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iOS 11.4 to Make iPhones Harder to Crack

Digital forensics firm Elcomsoft has discovered that betas of iOS 11.4 include a “USB Restricted Mode” that makes it impossible to extract data from an iOS device after it has been locked for 7 consecutive days. The company is uncertain of the exact mechanism:

At this point, it is still unclear whether the USB port is blocked if the device has not been unlocked with a passcode for 7 consecutive days; if the device has not been unlocked at all (password or biometrics); or if the device has not been unlocked or connected to a trusted USB device or computer. In our test, we were able to confirm the USB lock after the device has been left idle for 7 days. During this period, we have not tried to unlock the device with Touch ID or connect it to a paired USB device. What we do know, however, is that after the 7 days the Lightning port is only good for charging.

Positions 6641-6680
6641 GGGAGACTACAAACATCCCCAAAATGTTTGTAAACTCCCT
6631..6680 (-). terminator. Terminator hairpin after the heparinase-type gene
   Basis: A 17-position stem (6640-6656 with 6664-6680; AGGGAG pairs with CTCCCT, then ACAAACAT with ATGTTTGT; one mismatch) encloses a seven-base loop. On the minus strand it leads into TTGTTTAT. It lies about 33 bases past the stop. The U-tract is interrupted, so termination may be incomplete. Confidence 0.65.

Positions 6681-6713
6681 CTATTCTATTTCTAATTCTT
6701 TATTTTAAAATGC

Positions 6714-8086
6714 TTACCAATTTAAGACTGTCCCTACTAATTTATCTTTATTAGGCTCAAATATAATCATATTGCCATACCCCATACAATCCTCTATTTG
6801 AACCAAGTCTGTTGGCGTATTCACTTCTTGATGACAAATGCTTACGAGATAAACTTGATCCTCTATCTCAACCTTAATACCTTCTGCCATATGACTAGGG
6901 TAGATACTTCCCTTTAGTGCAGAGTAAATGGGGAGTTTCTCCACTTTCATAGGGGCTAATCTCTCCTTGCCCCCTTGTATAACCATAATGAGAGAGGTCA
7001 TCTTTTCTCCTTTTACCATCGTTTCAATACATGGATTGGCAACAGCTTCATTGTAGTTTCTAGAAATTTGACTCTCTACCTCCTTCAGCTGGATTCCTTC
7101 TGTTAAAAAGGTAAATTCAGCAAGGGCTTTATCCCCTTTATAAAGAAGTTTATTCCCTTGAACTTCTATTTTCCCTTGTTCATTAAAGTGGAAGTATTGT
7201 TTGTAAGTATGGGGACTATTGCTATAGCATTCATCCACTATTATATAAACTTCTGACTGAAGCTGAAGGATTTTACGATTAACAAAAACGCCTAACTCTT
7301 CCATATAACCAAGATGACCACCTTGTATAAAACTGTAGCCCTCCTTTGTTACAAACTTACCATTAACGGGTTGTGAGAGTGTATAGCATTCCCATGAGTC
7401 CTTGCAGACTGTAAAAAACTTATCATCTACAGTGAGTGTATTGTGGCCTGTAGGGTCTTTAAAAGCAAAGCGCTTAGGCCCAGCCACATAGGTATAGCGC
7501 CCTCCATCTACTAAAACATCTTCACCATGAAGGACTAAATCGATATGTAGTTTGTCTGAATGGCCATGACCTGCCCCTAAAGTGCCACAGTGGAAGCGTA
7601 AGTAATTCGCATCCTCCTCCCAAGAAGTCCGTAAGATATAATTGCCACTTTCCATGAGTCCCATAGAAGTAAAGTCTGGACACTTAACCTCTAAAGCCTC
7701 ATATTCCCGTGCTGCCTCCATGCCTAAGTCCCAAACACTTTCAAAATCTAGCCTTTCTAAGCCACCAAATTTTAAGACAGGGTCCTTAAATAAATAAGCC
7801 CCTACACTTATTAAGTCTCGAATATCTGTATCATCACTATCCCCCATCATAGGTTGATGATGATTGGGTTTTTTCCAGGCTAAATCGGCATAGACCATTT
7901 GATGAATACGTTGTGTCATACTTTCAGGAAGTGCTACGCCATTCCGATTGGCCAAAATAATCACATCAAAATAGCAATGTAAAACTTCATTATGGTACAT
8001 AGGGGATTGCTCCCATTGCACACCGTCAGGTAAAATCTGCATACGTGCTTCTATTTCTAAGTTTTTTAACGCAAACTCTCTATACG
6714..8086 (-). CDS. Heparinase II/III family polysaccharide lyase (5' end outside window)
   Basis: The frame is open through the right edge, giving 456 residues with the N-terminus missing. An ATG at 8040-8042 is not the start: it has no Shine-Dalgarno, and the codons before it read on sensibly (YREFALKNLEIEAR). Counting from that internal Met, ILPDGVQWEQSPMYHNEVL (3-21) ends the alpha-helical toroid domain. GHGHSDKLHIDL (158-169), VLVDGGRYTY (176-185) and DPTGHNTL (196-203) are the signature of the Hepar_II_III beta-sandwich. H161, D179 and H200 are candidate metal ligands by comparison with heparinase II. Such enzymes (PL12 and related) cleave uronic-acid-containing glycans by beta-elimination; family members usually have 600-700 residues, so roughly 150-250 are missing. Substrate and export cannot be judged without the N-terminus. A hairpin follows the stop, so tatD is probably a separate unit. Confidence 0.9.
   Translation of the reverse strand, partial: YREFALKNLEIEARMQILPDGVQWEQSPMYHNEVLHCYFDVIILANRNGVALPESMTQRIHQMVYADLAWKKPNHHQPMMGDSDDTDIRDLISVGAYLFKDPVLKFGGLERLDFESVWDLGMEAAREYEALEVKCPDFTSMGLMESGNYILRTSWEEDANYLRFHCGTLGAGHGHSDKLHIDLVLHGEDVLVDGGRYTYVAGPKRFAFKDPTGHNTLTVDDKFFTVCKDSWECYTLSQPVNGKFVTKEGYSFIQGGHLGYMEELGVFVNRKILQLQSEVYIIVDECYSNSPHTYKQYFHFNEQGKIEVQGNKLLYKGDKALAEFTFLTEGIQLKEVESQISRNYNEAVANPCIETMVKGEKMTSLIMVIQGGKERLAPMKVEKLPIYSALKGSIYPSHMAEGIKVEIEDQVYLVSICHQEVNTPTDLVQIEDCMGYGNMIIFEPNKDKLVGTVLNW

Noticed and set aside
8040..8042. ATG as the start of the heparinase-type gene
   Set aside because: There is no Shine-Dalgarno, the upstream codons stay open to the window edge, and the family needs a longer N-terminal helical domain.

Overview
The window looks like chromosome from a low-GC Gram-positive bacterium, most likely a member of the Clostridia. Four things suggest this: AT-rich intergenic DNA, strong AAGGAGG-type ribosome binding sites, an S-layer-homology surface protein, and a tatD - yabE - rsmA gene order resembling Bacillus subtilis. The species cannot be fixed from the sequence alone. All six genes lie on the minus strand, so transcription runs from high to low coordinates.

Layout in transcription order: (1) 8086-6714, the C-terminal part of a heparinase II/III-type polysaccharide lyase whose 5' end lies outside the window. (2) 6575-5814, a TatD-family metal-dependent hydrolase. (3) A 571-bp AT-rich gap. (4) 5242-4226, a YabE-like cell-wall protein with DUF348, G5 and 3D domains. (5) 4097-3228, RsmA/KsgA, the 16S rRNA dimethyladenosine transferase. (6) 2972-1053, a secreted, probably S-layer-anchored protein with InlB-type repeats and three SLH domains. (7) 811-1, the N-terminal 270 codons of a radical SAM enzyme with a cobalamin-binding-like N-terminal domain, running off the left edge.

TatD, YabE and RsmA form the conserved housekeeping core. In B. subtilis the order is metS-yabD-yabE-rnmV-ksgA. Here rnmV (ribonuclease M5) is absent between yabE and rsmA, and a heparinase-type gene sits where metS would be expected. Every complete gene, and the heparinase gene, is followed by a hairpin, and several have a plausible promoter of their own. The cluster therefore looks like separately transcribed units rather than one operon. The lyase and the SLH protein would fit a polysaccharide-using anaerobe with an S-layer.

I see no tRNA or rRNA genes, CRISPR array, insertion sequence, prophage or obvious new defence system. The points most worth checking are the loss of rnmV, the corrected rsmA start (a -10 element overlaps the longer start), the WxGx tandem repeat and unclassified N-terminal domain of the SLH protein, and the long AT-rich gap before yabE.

Elcomsoft speculates that this feature is a response to firms like Grayshift that provide iPhone-cracking tools to law enforcement (see “Thoughts on Tim Cook’s Open Letter Criticizing Backdoors,” 17 February 2016).

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Comments About iOS 11.4 to Make iPhones Harder to Crack

Notable Replies

  1. I’m almost tempted to ask, should USB access to the phone be possible at all without TouchID? I’m not sure I’m aware of any situation where I hook up my iPhone to my Mac and I’m not able to quickly authenticate with TouchID. Considering the privacy implications (Grayshift) I wouldn’t mind being super restrictive about it at all.

    I wonder why Apple appears to have chosen 7 days. Personally, I’d want to chose something a lot shorter. A user setting for this would be nice, but that apparently isn’t Apple’s style (there are a gazillion prefs for social media related stuff and “sharing” yet that doesn’t seem to be an issue, guess I’m just a dinosaur).